Equivalent material parameters which core equivalent shear modulus ${G}_{cxz}$ and ${G}_{cyz}$ have the most impact on the dynamic performance of the equivalent model. The stress distribution is complicated When the honeycomb core considers the pure shear of three planes. The minimum potential energy principle and the principle of the minimum residual energy can be used to estimate the range of the two outofplane shear modulus:
where ${G}_{s}$ in the formula is the shear modulus of the honeycomb core material; $\gamma $ is the updating factor, which theoretical value is equal to 1, generally take 0.40.6 in engineering applications. As the following formula, the equivalent density of honeycomb core can be obtained by mass equivalent:
In summary, aluminum honeycomb sandwich panel and glue layer are constructed as an laminate. Orthotropic honeycomb core layers are modeled using solid elements. Clamped boundary contact layer is modeled by isotropic thinlayer elements. The finite element model’s boundary conditions are achieved by constraining six degrees of freedom.
Fig. 5. FEM of honeycomb plate
3.2. Parameter identification
3.2.1. Weight matrices
The influence of different weighting matrices on the results of parameter identification is studied by establishing a thinlayer element with $R=$100. The frequency convergent curves when weighted matrices are identity matrix and [diag(${z}^{m}$)]^{2} are shown in Fig. 6, Table 1 is the results comparison of natural parameter identification.
Table 1. ${W}_{\epsilon}=\mathbf{I}$ Comparison of natural frequency
Mode  ${f}^{m}$ /Hz  Initial  ${W}_{\epsilon}=\mathbf{I}$  ${W}_{\epsilon}={\left[\mathrm{d}\mathrm{i}\mathrm{a}\mathrm{g}\left({z}^{m}\right)\right]}^{2}$  
${f}^{a}$ /Hz  Error (%)  ${f}^{a}$ /Hz  Error (%)  ${f}^{a}$ /Hz  Error (%)  
1  49.59  71.94  45.07  47.13  –4.96  49.27  –0.64 
2  199.8  218.09  9.15  203.84  2.03  205.05  2.63 
3  411.93  473.83  15.3  412.04  0.03  416.16  1.03 
Fig. 6. Frequency iteration convergence curve: a) ${W}_{\epsilon}=\mathbf{I}$; (b) ${W}_{\epsilon}={\left[\mathrm{d}\mathrm{i}\mathrm{a}\mathrm{g}\left({z}^{m}\right)\right]}^{2}$
a)
b)
After the identification, the accuracy of the inherent frequency is greatly improved. The error of the first three order calculation natural frequency is less than 2.63 %, when [diag(${z}^{m}$)]^{2} is selected as the weighted matrix ${W}_{\epsilon}$.
3.2.2. Width to thickness ratio
Based on the above results, the weighted matrix is determined as ${W}_{\epsilon}={\left[\mathrm{d}\mathrm{i}\mathrm{a}\mathrm{g}\left({z}^{m}\right)\right]}^{2}$. Then researches of parameter identification are carried out when the $R$ of thin layer elements is 10, 50, 100, 500, respectively.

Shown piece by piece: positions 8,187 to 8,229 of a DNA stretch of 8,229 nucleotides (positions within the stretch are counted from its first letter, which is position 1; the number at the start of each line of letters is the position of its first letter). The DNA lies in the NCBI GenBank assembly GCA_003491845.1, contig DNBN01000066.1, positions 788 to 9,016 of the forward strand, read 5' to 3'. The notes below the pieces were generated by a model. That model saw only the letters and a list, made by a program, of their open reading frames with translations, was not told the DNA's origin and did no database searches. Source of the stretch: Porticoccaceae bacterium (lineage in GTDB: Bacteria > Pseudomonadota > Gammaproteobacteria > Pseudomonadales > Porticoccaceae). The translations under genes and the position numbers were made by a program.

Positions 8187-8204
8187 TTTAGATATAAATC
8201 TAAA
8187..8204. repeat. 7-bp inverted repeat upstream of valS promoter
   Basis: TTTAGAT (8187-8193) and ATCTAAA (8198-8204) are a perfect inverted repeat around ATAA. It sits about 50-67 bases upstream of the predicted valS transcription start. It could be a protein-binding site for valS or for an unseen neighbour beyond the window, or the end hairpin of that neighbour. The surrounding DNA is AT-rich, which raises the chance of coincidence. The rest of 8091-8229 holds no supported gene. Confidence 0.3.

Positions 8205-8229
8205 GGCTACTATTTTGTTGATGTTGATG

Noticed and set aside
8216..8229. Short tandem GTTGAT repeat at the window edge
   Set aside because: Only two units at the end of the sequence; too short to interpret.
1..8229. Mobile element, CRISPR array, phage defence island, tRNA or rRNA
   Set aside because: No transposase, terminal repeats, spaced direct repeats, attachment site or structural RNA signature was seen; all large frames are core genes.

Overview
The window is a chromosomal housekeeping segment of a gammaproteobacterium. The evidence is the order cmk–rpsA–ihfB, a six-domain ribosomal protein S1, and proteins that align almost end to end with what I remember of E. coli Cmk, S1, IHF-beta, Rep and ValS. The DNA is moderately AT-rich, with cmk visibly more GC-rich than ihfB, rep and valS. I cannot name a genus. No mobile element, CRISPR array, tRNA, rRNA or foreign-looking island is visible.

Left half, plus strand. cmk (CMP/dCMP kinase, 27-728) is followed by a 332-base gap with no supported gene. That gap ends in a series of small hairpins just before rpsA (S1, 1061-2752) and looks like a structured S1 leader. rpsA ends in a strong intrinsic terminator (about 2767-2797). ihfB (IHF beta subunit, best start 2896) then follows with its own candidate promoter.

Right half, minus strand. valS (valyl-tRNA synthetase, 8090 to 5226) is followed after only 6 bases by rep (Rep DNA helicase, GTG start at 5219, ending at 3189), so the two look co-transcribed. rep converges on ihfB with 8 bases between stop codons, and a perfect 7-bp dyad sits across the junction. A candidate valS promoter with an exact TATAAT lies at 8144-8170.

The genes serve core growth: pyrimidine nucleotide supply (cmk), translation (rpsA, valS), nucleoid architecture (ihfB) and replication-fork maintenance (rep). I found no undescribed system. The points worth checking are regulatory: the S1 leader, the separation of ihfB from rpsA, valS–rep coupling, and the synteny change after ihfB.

Frequency iteration convergence curve under different $R$ is shown in Fig. 7. The convergence error is reduced with the increase of the width and thickness ratio. However, more iterations are need for convergence.
Table 2. Comparisons of calculated frequency errors under different $R$
Mode  ${f}^{m}$/Hz  $R=$10  $R=$50  $R=$100  $R=$500  
${f}^{a}$ /Hz  Error (%)  ${f}^{a}$ /Hz  Error (%)  ${f}^{a}$ /Hz  Error (%)  ${f}^{a}$ /Hz  Error (%)  
1  49.59  42.53  –14.23  49.30  –0.56  49.27  –0.64  49.32  –0.54 
2  199.8  200.53  0.36  205.10  2.65  205.05  2.63  205.14  2.67 
3  411.93  414.37  0.59  414.70  0.68  416.16  1.03  414.47  0.62 
Table 2 is the comparison of calculation natural frequency and parameter identification results of thinlayer element under different $R$. In this case, the $R$ is increased by changing the direction of the thickness. The stiffness properties of the contact surface are determined by the elastic parameters and the thickness of the thin layer element. The ratio coefficient $R$ of the thin layer element has a great influence on the identification results. The error of convergence result is improved with the increase of $R$ but more iterations are needed.
Fig. 7. Frequency iteration convergence curve under different $R$: a) $R=$10; b) $R=$50; c) $R=$ 100; d) $R=$500
4. Conclusions
An approach on identifying the stiffness of the contact surface of the clamped boundary condition is proposed in this paper. The contact surface is modeled based on the theory of thinlayer element, and modal parameters are used to identify the material parameters of thinlayer element which represents the stiffness of the contact surface. The equivalent modeling method are employed to establish the simulation model of aluminum honeycomb panel. Three kinds of thin layer elements with different properties are used to simulate the mechanical change of the boundary. The effect of the weighted matrix and the proportion of $R$ on the convergence results are discussed. It is concluded that the convergence error of the parameter can be reduced effectively when weighted matrix is [diag(${z}^{m}$)]^{2}.